When Michael Hochberg met the woman who helped saved his life during the Holocaust, he embraced her and whispered in Polish, “What a great surprise,” and then called her a pretty flower. He handed her a bouquet of tangerine roses.
She replied back in the same language: “I didn’t expect it would happen.”
Hochberg, who is now 77, and Krystyna Jakubowska, who is 86, met inside the Port Authority pressroom at John F. Kennedy International Airport in New York while half a dozen news cameras captured the moment on December 2.
Jakubowska arrived fresh off a plane, her first time flying and traveling to America. Hochberg, who had come earlier from his home in Haifa, Israel, awaited her arrival as she freshened up in the bathroom. He paced the room and willingly answered questions from reporters through his translator and son.
In an interview with The Forward before the reunion, he sat pensively and spoke slowly.
“It’s like a dream come true,” he said. He retained a far off look and said he couldn’t recall many details from the war, as he was a young boy at the time, but spoke of the fear in his home city of Warsaw.
2day @JFRDirector reunited Holocaust survivor Michael Hochberg w rescuer Krystyna Jakubowska #JFRreunion2015#clientpic.twitter.com/p9cI9akjVo— Steinreich Comm. (@SteinreichComm) December 2, 2015
“I remember a lot of horror around us,” he said, in particular the bombings and witnessing the Warsaw ghetto burning. He said that because Jakubowska was closest in age to him, he felt secure in her presence.
Someone interrupted his thoughts and announced that Jakubowska would be arriving shortly, and led Hochberg to the right side of a gray-carpeted stage. Hochberg stood still and held his flowers as someone adjusted his clip-on microphone.
Jakubowska entered through a side door opposite him and the two walked towards each other and embraced. They looked at each other fondly and chatted in Polish for several minutes. Cameras around them clicked. A woman from the Jewish Foundation for the Righteous, which facilitated the reunion, ushered them into two chairs situated side-by-side so they could answer questions about their time together in Poland. Jakubowska smiled and animatedly flailed her hands as she told their story. As she talked, she petted Hochberg’s arm. He sat quietly beside her and later clasped her hand in his.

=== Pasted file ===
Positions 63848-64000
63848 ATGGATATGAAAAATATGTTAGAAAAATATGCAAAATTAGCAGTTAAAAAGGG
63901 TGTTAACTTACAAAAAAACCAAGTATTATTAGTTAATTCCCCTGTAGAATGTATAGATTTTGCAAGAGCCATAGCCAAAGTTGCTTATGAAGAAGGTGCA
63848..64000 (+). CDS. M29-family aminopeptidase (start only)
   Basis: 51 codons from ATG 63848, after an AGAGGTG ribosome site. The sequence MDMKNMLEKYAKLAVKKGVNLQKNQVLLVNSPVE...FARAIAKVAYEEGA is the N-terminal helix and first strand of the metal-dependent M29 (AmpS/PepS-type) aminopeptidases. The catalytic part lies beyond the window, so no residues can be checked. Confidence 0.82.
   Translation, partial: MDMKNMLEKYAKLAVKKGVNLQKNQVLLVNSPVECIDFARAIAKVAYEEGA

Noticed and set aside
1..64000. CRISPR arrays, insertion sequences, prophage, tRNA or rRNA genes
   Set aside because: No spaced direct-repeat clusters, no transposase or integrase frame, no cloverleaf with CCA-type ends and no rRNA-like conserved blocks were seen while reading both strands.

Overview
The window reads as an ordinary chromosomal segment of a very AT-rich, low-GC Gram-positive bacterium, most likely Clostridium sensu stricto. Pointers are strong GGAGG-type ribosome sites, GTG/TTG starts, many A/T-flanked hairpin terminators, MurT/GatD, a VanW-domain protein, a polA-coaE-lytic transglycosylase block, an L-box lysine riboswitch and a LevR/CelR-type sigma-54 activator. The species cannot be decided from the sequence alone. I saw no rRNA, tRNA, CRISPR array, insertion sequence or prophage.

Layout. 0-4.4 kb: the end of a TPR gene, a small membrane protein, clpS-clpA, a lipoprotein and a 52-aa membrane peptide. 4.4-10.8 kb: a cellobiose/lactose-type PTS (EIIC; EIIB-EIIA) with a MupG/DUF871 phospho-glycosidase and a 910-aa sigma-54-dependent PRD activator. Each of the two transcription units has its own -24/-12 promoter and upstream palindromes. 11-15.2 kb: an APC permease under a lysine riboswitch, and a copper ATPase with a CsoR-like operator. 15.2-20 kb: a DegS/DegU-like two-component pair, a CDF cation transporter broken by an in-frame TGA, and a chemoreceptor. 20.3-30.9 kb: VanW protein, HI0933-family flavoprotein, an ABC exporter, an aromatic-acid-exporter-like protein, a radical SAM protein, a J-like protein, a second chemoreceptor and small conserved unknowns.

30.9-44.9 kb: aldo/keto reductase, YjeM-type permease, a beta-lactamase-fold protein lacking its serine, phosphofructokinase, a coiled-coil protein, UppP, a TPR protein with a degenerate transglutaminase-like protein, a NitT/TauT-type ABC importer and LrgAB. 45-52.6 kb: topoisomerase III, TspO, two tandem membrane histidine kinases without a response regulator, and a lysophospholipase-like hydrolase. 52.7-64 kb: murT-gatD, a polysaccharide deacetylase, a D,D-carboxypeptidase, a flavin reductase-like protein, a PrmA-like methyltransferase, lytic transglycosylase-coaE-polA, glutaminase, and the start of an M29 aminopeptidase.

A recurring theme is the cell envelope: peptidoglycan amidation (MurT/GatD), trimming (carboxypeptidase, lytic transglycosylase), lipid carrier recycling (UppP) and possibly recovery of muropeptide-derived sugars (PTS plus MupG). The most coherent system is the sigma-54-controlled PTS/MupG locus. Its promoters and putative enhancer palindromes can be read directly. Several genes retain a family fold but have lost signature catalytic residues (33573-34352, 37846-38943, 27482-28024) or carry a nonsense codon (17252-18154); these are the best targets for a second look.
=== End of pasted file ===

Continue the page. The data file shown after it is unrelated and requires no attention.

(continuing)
The Jakubowska family took in Hochberg when he was four years old; the Hochbergs were family friends. His parents stayed behind in the ghetto. For two years, Hochberg stayed inside their apartment. He was only allowed to leave at night when he briefly stood on the balcony for fresh air. Eventually neighbors became suspicious and began asking questions. But Jakubowska’s mother pretended Hochberg, who did not have the family’s fair skin and blonde hair, was her grandchild.
In 1944, the Germans forced Warsaw residents out of the city to a camp, and Hochberg went with the Jakubowska family. When the parents died shortly after, Krystyna assumed responsibility for Hochberg. She was a teenager at the time.
The pair separated after the Soviets liberated the area and Hochberg barely had time to say goodbye. He was sent to a Jewish orphanage in a village outside the city. Both his parents had been killed in the ghetto. He finished his studies and at age 18, moved to Israel.
The two lost contact until Hochberg traveled to Poland and tracked down Jakubowska. They have met several times since their first reunion in 2006, including visiting the family’s apartment in Warsaw. But each meeting only lasted several hours and now, both seemed excited to have the opportunity to spend a whole week together, touring New York City and catching up.
After about 30 minutes of answering questions, mostly by Jakubowska, the cameramen packed up and several rushed off to cover other breaking news stories. As the room emptied, Jakubowska and Hochberg continued to sit on stage, talking to one another in Polish. He gazed off past her as he listened and her hands waved in front of her face as she chatted. The bouquet of flowers lay on the coffee table in front of them.
They eventually disappeared backstage together - taking the roses, but leaving their family members to mill about and chat.
Holocaust Survivor Reunited With Polish 'Big Sister' — 70 Years Later